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Injectable dual-gelling cell-laden composite hydrogels for bone tissue engineering

Vo, T.N., Shah, S.R., Lu, S., Tatara, A.M., Lee, E.J., Roh, T.T., Tabata, Y., Mikos, A.G.
Biomaterials 2016 v.83 pp. 1-11
alkaline phosphatase, bones, composite polymers, encapsulation, gelatin, guanosine monophosphate, hydrocolloids, micro-computed tomography, mineralization, rats, stem cells, tissue engineering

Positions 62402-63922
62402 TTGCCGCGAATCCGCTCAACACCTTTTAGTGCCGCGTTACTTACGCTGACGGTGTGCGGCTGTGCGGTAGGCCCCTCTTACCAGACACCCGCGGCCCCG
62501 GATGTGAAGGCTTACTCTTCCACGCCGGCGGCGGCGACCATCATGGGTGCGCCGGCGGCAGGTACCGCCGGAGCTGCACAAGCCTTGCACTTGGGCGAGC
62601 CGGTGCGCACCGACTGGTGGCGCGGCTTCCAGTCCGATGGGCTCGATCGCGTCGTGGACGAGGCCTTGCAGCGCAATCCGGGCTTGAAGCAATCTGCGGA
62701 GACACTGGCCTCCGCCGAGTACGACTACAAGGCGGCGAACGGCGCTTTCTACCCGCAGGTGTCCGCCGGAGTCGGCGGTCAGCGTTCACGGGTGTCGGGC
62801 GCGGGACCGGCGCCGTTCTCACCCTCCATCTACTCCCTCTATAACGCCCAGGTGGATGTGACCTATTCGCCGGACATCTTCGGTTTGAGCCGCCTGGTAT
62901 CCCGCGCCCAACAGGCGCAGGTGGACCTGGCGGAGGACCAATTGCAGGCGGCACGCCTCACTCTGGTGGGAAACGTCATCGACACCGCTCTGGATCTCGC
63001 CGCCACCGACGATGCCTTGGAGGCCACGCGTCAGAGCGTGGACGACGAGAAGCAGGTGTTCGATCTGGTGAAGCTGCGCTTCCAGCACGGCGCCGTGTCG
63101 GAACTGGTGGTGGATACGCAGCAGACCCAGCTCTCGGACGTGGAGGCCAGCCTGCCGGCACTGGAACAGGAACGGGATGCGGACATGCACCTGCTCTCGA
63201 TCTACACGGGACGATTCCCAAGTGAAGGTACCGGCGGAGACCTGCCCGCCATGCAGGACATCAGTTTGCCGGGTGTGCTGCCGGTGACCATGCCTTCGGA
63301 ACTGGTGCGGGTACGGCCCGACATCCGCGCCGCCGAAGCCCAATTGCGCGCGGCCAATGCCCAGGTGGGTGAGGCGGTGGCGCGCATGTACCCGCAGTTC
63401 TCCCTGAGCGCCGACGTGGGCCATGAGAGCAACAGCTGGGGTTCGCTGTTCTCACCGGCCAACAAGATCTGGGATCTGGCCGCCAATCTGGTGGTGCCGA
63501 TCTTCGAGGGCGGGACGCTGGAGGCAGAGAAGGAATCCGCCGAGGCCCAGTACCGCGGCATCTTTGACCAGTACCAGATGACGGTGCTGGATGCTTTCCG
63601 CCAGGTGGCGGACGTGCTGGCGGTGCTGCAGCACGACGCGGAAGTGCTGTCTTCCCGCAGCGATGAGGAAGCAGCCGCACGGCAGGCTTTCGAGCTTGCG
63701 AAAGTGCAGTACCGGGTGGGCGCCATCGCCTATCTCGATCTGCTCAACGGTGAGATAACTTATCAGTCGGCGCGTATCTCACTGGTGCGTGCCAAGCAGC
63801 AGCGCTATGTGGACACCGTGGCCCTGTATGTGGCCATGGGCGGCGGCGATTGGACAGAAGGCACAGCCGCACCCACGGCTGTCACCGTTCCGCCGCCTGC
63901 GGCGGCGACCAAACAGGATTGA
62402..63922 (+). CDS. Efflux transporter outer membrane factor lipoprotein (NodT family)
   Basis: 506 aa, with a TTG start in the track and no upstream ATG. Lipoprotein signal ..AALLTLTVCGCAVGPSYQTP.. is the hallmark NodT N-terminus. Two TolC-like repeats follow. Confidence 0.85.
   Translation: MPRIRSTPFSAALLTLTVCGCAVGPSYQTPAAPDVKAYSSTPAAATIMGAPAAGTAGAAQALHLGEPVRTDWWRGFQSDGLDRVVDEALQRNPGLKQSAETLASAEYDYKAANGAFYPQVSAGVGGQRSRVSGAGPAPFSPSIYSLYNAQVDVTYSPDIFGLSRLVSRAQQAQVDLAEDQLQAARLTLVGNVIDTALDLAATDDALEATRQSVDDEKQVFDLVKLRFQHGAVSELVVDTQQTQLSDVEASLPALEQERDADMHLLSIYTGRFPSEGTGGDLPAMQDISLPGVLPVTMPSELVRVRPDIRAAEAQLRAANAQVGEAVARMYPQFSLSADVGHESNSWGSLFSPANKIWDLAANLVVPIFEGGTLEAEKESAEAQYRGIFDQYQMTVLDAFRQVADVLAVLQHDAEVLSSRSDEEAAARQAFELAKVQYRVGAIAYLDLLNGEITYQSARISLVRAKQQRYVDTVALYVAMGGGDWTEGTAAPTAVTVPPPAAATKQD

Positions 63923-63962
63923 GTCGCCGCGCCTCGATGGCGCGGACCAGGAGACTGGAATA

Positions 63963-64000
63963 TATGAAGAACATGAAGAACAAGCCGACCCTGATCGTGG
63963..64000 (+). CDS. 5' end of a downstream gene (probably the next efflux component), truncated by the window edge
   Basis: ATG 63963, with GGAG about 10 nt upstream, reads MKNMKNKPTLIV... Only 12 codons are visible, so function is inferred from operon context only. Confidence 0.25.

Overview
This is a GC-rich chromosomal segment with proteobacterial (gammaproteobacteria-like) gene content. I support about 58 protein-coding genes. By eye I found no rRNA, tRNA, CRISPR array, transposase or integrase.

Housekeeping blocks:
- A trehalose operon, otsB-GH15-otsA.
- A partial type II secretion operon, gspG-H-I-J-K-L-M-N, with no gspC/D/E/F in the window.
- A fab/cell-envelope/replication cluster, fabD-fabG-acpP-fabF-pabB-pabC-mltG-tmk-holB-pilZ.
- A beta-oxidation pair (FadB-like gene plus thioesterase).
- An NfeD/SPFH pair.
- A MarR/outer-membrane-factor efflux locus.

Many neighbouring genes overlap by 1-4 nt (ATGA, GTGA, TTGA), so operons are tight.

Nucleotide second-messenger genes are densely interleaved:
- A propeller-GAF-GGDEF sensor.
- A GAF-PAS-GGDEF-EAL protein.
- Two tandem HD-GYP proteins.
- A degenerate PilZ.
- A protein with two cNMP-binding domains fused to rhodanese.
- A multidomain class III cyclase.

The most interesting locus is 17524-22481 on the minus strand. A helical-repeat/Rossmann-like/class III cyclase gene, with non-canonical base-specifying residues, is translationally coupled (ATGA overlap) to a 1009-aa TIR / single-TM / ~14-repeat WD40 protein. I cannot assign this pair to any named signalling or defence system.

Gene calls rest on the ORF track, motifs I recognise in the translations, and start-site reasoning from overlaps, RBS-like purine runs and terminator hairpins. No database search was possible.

The present work investigated the osteogenic potential of injectable, dual thermally and chemically gelable composite hydrogels for mesenchymal stem cell (MSC) delivery in vitro and in vivo. Composite hydrogels comprising copolymer macromers of N-isopropylacrylamide were fabricated through the incorporation of gelatin microparticles (GMPs) as enzymatically digestible porogens and sites for cellular attachment. High and low polymer content hydrogels with and without GMP loading were shown to successfully encapsulate viable MSCs and maintain their survival over 28 days in vitro. GMP incorporation was also shown to modulate alkaline phosphatase production, but enhanced hydrogel mineralization along with higher polymer content even in the absence of cells. Moreover, the regenerative capacity of 2 mm thick hydrogels with GMPs only, MSCs only, or GMPs and MSCs was evaluated in vivo in an 8 mm rat critical size cranial defect for 4 and 12 weeks. GMP incorporation led to enhanced bony bridging and mineralization within the defect at each timepoint, and direct bone-implant contact as determined by microcomputed tomography and histological scoring, respectively. Encapsulation of both GMPs and MSCs enabled hydrogel degradation leading to significant tissue infiltration and osteoid formation. The results suggest that these injectable, dual-gelling cell-laden composite hydrogels can facilitate bone ingrowth and integration, warranting further investigation for bone tissue engineering.